Insights HM Treasury consults on new additional tax relief for visual effects


HM Treasury has published a consultation on additional tax relief for visual effects, following announcements at the Spring Budget (which we have previously commented upon here).

The consultation seeks views about the proposed design and application of the new policy, inviting comments on whether there are any unintended consequences that might flow from the current proposals. The document also provides the government’s response to submissions to the call for evidence on the UK visual effects sector, which ran from 22 November 2023 to 10 January 2024.

The consultation states that draft legislation will be published in the summer. In advance of that, the Government will work with the BFI to develop a process for accrediting visual effects costs as ‘genuine and incurred in the UK’. The draft legislation will also include a draft definition of ‘visual effects’ which industry will be invited to comment upon. The consultation states that the Government will use the BFI’s definition as a “starting point for the legislation” which is as follows:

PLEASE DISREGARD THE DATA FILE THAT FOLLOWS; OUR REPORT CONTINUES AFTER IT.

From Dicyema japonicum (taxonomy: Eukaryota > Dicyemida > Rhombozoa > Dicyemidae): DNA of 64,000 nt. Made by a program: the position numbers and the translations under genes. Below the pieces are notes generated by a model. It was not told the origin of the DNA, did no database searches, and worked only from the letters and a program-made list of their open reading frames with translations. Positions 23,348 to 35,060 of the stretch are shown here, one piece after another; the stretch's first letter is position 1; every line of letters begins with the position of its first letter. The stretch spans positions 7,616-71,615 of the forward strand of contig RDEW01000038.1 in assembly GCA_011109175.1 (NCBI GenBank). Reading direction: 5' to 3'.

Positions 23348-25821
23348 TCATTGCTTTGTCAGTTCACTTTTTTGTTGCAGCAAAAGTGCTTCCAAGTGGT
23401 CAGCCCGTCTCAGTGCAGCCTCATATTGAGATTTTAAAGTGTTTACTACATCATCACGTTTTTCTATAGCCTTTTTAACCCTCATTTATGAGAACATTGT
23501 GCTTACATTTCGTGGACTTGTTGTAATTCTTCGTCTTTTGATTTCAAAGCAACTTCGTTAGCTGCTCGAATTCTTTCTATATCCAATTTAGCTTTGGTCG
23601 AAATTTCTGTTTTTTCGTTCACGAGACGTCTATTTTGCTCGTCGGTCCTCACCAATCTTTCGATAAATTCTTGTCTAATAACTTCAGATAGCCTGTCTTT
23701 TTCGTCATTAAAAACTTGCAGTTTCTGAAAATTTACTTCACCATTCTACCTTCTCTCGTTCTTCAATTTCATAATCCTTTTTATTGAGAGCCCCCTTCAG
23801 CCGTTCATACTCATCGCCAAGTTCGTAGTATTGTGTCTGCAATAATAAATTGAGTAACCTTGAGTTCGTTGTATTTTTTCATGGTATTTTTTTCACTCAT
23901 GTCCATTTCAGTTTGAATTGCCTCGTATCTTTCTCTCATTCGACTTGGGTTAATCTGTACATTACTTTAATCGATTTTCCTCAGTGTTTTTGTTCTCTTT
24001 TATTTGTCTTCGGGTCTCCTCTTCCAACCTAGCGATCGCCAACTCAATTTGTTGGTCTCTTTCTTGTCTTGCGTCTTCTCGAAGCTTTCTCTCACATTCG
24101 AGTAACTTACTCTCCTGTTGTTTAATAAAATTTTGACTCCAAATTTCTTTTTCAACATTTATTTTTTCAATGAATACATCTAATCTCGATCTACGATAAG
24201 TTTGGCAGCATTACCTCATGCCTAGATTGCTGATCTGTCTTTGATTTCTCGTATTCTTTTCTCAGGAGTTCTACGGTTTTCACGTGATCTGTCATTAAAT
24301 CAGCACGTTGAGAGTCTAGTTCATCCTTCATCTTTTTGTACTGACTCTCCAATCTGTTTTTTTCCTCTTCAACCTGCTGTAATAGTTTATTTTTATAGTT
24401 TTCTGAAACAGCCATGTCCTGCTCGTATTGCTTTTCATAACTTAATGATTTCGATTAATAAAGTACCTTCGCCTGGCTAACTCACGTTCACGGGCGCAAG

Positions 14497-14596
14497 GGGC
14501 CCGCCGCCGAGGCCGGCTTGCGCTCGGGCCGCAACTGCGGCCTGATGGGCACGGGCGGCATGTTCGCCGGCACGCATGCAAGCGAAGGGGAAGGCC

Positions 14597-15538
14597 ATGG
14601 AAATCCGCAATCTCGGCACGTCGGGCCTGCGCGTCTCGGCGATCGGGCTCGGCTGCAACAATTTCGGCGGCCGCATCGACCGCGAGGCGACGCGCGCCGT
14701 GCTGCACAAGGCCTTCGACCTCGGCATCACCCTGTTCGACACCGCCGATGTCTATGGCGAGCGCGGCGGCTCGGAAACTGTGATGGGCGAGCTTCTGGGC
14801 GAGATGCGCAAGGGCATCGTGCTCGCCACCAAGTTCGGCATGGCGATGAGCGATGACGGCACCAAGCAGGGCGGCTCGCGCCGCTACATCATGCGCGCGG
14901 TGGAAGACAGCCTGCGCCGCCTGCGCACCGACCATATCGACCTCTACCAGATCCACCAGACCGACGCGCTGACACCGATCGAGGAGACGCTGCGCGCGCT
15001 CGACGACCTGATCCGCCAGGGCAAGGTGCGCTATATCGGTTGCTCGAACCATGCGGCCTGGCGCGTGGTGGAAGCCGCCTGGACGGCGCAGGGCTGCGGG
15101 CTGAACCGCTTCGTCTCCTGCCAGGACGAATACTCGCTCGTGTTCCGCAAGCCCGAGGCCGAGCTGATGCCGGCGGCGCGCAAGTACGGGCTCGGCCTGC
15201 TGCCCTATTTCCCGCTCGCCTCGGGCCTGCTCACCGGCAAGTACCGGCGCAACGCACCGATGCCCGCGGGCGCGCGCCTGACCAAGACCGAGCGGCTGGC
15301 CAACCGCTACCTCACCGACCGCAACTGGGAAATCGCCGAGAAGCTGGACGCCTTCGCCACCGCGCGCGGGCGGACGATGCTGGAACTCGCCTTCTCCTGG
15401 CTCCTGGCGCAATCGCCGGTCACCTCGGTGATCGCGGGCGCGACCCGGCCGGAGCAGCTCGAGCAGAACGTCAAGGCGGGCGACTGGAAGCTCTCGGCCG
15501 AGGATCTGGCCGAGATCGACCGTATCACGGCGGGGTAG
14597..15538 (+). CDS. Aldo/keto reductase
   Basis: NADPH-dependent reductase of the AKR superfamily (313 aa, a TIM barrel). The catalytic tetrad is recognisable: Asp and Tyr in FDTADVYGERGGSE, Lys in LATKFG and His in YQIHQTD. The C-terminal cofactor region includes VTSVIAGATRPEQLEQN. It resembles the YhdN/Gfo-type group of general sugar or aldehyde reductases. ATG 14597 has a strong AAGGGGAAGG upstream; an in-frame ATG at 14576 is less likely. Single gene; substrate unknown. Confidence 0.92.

the digital alteration of a film’s (or high-end programme’s) images. This will include the following activities carried out as part of Asset Build, Shots and Facility Overhead, but not those activities relating to principal photography: Pre visualisation, Concept Design, Computer Generated Images (CGI), Character/Creature Animation, Colour Correction, 2D Compositing, 3D Animation, 3D Modelling, Software Development, Digital Intermediate, Stereo Conversion, Virtual Sets/Studio Motion Capture, Digital Matte Painting, Lighting and Rendering, Images as well as supervision, support and management of the artists and individuals engaged in this activity”.

As the consultation explains, the Government “agrees with the principle that visual effects involves the digital alteration of filmed footage”. This will mean that special effects (i.e. those created physically rather than digitally) will be excluded from the additional tax relief, as will Generative AI and animated TV programmes and animated films.

The consultation will close on 22 May 2024, and the Government states that it especially invites comments from “visual effects companies and film and high-end TV production companies” as well as accountants, tax advisers and lawyers.

To read the consultation in full, click here.